Part of me prefers the misused version of this phrase.  But alas, if correct English is to prevail, the technical expression is “nip it in the bud.” You don’t want those pesky wildflowers to grow? Cut them off at the buds instead of waiting for them to flower.

Nipping someone in the butt is what a poorly trained dog would do. But if you’re trying to say that you want to put an end to something pernicious before it has a chance to grow too big, then “nip it in the bud” is your best friend.

5.) Whet your appetite (NOT wet your appetite)
The reason why people misuse this phrase so often is that we simply don’t whet things the way we used to. To whet something means to sharpen or stimulate it. Have dull knives or scissors? In the old days, you’d pull out your whetting stone to take care of them.

To wet your appetite means to pour liquid on it … or pee on it … which would presumably mean that you’ve dampened it. And that’s the opposite of what it means to whet your appetite — that is, to stimulate it so you’re ready to indulge.

Sure, there are plenty more of these phrases to go around. But these are the ones I find the most egregious (maybe because I’ve been guilty of misusing them myself). And hey, if you’re happy using your expressions however you damn well please, go right ahead — after all, I couldn’t care less.

Scullion! Rampalian! Fustilarian! Insults from Shakespeare, the Elizabethan dis-master

© heywoody - Fotolia.comA good insult is a thing of beauty. Nobody understood this better than William Shakespeare, whose biting wit was so memorable, it continues to shape how remember historical figures like Richard III — the short-lived King of England who reigned from 1483 to 1485.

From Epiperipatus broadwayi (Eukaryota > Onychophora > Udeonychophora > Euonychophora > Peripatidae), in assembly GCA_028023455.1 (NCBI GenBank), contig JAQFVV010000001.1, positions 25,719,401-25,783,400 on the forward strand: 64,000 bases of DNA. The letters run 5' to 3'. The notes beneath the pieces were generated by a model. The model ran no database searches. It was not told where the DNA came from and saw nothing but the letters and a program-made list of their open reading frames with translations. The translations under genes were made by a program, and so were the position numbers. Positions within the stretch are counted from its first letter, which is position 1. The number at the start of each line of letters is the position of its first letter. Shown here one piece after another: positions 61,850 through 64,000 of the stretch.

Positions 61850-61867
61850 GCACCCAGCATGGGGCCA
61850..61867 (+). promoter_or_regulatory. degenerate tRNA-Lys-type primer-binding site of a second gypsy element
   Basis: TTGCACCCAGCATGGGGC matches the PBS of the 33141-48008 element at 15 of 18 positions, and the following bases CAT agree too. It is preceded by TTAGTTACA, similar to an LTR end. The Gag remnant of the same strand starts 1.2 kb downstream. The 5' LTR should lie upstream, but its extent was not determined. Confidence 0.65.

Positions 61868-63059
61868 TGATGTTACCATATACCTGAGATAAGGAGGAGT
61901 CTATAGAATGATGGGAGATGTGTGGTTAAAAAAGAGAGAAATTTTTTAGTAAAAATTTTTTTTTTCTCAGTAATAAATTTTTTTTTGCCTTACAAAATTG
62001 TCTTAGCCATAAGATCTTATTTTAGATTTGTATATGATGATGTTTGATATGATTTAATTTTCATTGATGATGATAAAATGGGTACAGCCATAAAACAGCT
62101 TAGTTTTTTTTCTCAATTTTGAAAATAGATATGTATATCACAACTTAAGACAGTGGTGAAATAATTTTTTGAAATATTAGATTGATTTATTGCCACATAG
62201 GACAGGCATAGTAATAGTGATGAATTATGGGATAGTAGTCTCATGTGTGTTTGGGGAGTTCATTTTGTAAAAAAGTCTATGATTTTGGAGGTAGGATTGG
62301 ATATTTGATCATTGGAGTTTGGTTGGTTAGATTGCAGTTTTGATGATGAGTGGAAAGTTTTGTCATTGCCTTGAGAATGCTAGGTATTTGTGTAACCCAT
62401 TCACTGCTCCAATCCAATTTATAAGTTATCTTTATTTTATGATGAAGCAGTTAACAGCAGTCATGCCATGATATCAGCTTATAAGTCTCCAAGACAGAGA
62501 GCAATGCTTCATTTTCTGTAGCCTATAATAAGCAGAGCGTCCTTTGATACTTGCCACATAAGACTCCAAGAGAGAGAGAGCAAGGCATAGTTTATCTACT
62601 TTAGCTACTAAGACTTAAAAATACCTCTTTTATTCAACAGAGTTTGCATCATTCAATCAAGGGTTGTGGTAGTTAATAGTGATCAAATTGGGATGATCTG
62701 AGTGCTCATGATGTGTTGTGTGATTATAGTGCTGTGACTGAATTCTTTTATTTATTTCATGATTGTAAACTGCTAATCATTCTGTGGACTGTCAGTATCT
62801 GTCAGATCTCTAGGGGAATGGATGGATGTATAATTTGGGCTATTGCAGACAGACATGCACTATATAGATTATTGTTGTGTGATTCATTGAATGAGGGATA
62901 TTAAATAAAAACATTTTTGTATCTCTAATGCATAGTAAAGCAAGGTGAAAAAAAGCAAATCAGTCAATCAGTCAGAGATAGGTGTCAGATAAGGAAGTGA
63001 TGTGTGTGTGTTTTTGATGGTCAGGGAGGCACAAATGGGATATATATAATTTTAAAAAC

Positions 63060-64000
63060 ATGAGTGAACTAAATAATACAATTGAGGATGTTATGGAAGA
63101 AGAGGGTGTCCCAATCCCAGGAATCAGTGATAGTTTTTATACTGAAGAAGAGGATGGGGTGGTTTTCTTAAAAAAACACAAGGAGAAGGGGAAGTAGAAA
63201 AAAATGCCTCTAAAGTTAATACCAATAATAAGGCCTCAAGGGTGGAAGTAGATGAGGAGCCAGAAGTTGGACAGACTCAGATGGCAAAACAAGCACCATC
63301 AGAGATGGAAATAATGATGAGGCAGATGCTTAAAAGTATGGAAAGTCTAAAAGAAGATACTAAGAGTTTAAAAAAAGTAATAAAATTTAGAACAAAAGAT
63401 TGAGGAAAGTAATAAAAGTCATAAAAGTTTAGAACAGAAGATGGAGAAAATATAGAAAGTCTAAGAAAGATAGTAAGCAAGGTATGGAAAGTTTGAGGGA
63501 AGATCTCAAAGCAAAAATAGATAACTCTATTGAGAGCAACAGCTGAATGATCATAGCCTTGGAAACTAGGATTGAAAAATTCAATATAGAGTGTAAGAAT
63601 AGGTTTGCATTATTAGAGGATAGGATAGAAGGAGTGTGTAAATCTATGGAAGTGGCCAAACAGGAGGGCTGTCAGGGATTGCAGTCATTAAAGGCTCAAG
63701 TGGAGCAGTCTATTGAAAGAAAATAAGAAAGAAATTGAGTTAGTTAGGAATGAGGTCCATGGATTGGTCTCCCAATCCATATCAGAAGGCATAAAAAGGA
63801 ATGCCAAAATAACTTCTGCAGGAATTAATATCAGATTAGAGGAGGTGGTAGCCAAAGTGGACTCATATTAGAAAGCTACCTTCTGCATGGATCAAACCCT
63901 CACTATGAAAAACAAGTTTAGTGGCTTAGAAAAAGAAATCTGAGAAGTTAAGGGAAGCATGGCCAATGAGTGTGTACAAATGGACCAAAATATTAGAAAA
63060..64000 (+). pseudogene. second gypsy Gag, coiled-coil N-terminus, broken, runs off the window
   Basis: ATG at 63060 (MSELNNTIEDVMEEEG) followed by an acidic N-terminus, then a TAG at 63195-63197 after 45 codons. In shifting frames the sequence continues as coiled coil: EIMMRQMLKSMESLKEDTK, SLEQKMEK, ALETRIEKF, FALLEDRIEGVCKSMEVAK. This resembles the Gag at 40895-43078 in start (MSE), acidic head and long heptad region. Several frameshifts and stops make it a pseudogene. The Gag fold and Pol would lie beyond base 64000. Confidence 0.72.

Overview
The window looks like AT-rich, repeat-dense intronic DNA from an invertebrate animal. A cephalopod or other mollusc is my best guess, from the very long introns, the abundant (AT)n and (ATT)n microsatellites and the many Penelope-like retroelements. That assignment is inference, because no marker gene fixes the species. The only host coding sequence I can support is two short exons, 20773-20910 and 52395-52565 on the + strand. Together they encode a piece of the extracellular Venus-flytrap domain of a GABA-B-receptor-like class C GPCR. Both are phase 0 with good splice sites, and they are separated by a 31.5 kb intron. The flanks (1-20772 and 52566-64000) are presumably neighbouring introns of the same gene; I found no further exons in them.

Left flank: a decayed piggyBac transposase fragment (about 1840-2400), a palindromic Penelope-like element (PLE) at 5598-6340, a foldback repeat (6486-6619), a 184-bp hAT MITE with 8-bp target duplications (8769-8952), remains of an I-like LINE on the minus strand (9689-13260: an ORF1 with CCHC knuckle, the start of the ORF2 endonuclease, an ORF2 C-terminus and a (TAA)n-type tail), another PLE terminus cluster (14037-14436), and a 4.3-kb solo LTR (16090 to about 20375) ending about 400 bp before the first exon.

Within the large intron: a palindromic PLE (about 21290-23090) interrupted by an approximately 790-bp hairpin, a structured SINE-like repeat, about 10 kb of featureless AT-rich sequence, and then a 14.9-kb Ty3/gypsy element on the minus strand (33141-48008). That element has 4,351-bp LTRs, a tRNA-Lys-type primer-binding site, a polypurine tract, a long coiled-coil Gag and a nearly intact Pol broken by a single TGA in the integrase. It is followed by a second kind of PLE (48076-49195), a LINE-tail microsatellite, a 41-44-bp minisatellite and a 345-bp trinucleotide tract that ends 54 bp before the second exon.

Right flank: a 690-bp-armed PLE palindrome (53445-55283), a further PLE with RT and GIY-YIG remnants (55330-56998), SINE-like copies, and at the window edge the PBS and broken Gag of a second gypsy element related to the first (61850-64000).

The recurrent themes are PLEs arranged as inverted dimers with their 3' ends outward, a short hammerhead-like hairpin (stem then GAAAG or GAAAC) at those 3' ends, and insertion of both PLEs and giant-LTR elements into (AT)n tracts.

Just a few weeks ago, the remains of Richard III were dug up under a parking lot in Leicester, England and identified using some pretty fancy DNA-based technology. The discovery has reignited the debate over who Richard III truly was — was he a villain, victim or tragic hero?

Some scholars say Richard III was the victim of a smear campaign — anti-Plantagenet propaganda commissioned by the Tudor Dynasty and perpetuated during their 120-year reign after Richard III’s death. Whether Shakespeare intended to portray Richard III as a villain or parody this overwrought propaganda is open to debate. But there’s no doubt that his play is a major factor in how we view Richard III today.

In honor of this major historical and literary discovery, we look at some of Shakespeare’s most brilliant insults — from Richard III as well as some of his other most beloved works:

1. Thou elvish-marked, abortive, rooting hog! Thou poisonous bunch-back’d toad!
Ouch. Your mama jokes have nothing on these insults used to describe Richard III, whose scoliosis gave him a hunchback and who was portrayed as being corrupt and vile.